Producing fresh and engaging content can feel like hard work sometimes. If you feel your content needs a bit of a refresh, considering these few tips could make all the difference.
1. Set yourself apart
Offering something that others don’t can really help drive traffic and increase engagement. Finding a ‘niche’ makes competing for funds and donors a little easier because you are providing something different.
This can be difficult when there are multiple organisations behind a single good cause. For these, your content, campaigns and methods will set you apart, rather than your overall cause.
Creating videos, telling your story, doing interviews, etc. are just a few ideas. It’s good to take a look at charities similar to yours, bigger or smaller. You may take inspiration or spark an idea for something new or you can assess what is/isn’t working about their content and see what you’d do better.
2. Leverage images, memes or pop culture references
Integrating dynamic images, memes, infographics or pop culture references is a simple way to improve your content.
Marketing statistics suggest people are over 50% more likely to remember information when paired with a fitting visual.
This is because images can makes your digital story more exciting, help readers relate to your brand and have a more powerful and immediate effect.
However… stock images can be damaging if they’re just used as filler. You need the image to contribute to the text to ensure people don’t glaze over the content as easily as if it was just text.
There are tons of charities doing a good job with their images. A great example is Childs I, who tell stories with their photographs.
We have written a separate article all about effective image use that you can check out here.
3. Surprise readers with insight
By throwing in interesting statistics, shocking insights or material your readers are surprised by your article is guaranteed to resonate.
Statistics and quick facts are also easy for people to share. This means your information can gain word of mouth and potentially attract some new visitors.
You can display these facts or stats in various ways, but it’s always good to make them stand out in the text. This may mean giving them their own info-graphic, or as simple as having them in bold or colour within an article.
If people are drawn to that information, it may be enough of a hook to engage them with the entire text.
An example of a charity doing this to a high standard is WaterAid, who allocate a separate page to their key stats. They also pair them with headings and images to make it as clear as possible.
4. Use case studies to inform your readers
You can tell people what impact their donation is going to make or give big figures about the people you have already helped, but personalised case studies can sometimes be the most powerful thing you can create.
You could choose to explain why and how your charity was formed, or could tell individual success stories. Whichever you choose, it can really help bring people closer to your cause. The more people know about what you do, the more likely they will want to get involved.
Case studies can be useful for everyone that makes up your website’s traffic, whether it be donors, grant-funders or people looking to use your services.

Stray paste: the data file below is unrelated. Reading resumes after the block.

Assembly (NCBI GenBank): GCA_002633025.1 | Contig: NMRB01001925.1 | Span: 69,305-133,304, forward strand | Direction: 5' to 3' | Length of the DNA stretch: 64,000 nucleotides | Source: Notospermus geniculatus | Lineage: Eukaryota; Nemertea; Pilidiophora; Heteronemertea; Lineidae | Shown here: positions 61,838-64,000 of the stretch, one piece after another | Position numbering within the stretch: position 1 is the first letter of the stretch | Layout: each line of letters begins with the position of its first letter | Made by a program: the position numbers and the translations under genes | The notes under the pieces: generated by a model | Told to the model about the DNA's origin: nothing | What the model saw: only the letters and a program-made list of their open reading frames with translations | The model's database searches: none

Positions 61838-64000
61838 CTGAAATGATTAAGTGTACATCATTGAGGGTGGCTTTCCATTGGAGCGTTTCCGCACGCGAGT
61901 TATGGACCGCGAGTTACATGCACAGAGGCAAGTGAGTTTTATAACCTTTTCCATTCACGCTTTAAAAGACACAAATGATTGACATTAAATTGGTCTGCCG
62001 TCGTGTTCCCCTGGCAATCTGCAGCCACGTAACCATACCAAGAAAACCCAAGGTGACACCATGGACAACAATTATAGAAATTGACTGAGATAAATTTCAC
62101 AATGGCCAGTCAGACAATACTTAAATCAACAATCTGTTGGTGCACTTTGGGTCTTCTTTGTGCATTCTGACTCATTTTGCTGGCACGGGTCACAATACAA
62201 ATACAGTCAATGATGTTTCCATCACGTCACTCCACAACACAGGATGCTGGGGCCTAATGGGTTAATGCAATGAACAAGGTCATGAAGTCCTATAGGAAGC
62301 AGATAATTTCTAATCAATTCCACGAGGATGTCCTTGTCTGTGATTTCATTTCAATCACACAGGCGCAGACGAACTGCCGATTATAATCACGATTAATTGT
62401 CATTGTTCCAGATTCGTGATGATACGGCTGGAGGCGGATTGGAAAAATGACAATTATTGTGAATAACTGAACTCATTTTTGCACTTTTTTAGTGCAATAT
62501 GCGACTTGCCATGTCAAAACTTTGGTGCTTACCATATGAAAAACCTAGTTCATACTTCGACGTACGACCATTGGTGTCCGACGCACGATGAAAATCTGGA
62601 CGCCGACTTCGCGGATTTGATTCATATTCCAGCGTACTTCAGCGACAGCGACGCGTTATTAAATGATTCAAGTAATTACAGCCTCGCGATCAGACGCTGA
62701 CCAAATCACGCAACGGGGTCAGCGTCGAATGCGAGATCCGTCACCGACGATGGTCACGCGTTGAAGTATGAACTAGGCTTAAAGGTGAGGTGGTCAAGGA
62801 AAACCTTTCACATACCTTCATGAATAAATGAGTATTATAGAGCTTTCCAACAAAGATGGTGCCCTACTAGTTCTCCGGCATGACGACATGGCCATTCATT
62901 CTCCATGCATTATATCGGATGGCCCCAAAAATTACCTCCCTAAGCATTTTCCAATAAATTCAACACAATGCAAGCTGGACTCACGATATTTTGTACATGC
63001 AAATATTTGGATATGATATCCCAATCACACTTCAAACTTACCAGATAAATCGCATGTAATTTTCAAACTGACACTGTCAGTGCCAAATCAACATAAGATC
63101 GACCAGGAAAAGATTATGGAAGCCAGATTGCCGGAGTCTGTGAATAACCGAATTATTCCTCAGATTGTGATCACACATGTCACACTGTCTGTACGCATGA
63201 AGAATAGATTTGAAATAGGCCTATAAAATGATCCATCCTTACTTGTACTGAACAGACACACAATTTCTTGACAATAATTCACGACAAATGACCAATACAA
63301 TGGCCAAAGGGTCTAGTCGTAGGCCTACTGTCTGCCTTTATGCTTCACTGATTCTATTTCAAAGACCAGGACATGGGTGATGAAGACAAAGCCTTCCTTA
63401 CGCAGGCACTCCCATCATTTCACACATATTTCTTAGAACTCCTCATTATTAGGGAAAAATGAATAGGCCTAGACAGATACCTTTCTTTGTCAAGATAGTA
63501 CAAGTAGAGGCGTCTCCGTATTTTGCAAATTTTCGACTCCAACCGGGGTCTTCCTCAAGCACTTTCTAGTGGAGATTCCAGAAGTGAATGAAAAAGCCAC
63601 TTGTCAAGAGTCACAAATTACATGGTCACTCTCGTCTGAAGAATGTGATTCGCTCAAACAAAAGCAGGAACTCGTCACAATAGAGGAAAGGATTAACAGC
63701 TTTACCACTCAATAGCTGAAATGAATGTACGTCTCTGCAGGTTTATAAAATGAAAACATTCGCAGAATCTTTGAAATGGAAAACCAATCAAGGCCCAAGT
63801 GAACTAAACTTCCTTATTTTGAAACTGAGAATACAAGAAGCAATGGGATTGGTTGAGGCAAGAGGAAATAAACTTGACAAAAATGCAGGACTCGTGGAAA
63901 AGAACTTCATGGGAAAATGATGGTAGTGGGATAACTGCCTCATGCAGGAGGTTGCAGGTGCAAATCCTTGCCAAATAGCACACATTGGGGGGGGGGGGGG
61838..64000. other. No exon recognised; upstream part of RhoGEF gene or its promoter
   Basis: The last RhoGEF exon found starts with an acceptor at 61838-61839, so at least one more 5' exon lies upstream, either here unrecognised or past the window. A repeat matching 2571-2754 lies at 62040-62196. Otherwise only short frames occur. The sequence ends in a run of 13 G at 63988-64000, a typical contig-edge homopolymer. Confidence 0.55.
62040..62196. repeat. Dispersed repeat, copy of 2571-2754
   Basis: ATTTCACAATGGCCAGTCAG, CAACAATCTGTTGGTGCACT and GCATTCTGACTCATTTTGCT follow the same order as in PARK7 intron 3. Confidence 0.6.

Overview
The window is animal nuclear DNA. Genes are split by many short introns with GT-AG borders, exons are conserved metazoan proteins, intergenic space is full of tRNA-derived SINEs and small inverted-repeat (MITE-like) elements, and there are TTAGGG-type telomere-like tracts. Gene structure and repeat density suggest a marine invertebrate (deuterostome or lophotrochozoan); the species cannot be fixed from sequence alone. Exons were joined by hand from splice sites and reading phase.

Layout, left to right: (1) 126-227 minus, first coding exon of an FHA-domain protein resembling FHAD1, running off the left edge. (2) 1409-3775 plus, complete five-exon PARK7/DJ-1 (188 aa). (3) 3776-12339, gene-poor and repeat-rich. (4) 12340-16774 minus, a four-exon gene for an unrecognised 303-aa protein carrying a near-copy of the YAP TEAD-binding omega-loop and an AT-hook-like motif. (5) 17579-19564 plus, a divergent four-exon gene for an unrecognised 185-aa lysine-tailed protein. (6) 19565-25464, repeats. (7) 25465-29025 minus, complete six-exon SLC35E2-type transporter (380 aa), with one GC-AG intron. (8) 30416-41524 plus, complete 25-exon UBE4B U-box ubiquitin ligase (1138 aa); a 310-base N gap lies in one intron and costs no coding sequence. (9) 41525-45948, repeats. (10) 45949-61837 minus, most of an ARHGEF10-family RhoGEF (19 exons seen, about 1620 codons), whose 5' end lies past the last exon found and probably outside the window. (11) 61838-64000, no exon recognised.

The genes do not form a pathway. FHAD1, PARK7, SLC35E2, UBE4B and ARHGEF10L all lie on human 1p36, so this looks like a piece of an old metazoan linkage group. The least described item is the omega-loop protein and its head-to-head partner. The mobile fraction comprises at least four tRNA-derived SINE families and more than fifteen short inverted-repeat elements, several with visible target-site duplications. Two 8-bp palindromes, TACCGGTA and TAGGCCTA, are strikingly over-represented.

It’s important to consider who your most significant demographic is before writing because this means you can tailor your writing accordingly.
An example of a charity with good case studies is Centre Point. They separate their case studies into categories to help people looking to use or find out about specific strands of their services.
5. Make your content actionable
Giving readers all this useful information is great, as long as they have something they can do with it. This could be sharing it, exploring the rest of your site, using your services or making a donation.
You need to give your reader clear options for what to do next. If you don’t they could easily shrug off the information and get on with their day.
This can be as simple as having donate and contact buttons at the bottom of your article online or by hinting or explicitly suggesting within the your text.
World Cancer Research Fund are a relevant example as they place a donate option at the end of each of their blog posts, proving how simple it is to make your blog actionable.
6. Follow up
It’s good to produce a follow up post or series if a post does particularly well as it’s a good way to keep readers engaged. It may delve deeper into something explored in your first article, or could be new content on a similar topic.
It gives readers a reason to come back. If they’re visiting more frequently visit or spending longer on your site this is always a positive. The more they find out the greater potential there is for a conversion.
Take a look at your website and social media analytics (if you promoted your original post here) to work out if any recent articles have done particularly and consider why; was it something topical or different?
Once you’ve sussed out what might have made that article popular, you can work on producing another.
Just Giving have done this to be able to cover a broad range of topics on user experience.
If you found this article useful, why not take a look at some of our others:
- 5 examples of charities making great use of digital tools
- 5 crucial ways your charity can be better with data
- How LinkedIn can benefit your charity
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This article is based on one originally published by our US partners TechSoup here under a Creative Commons Attribution-NonCommercial-NoDerivs 4.0 International License.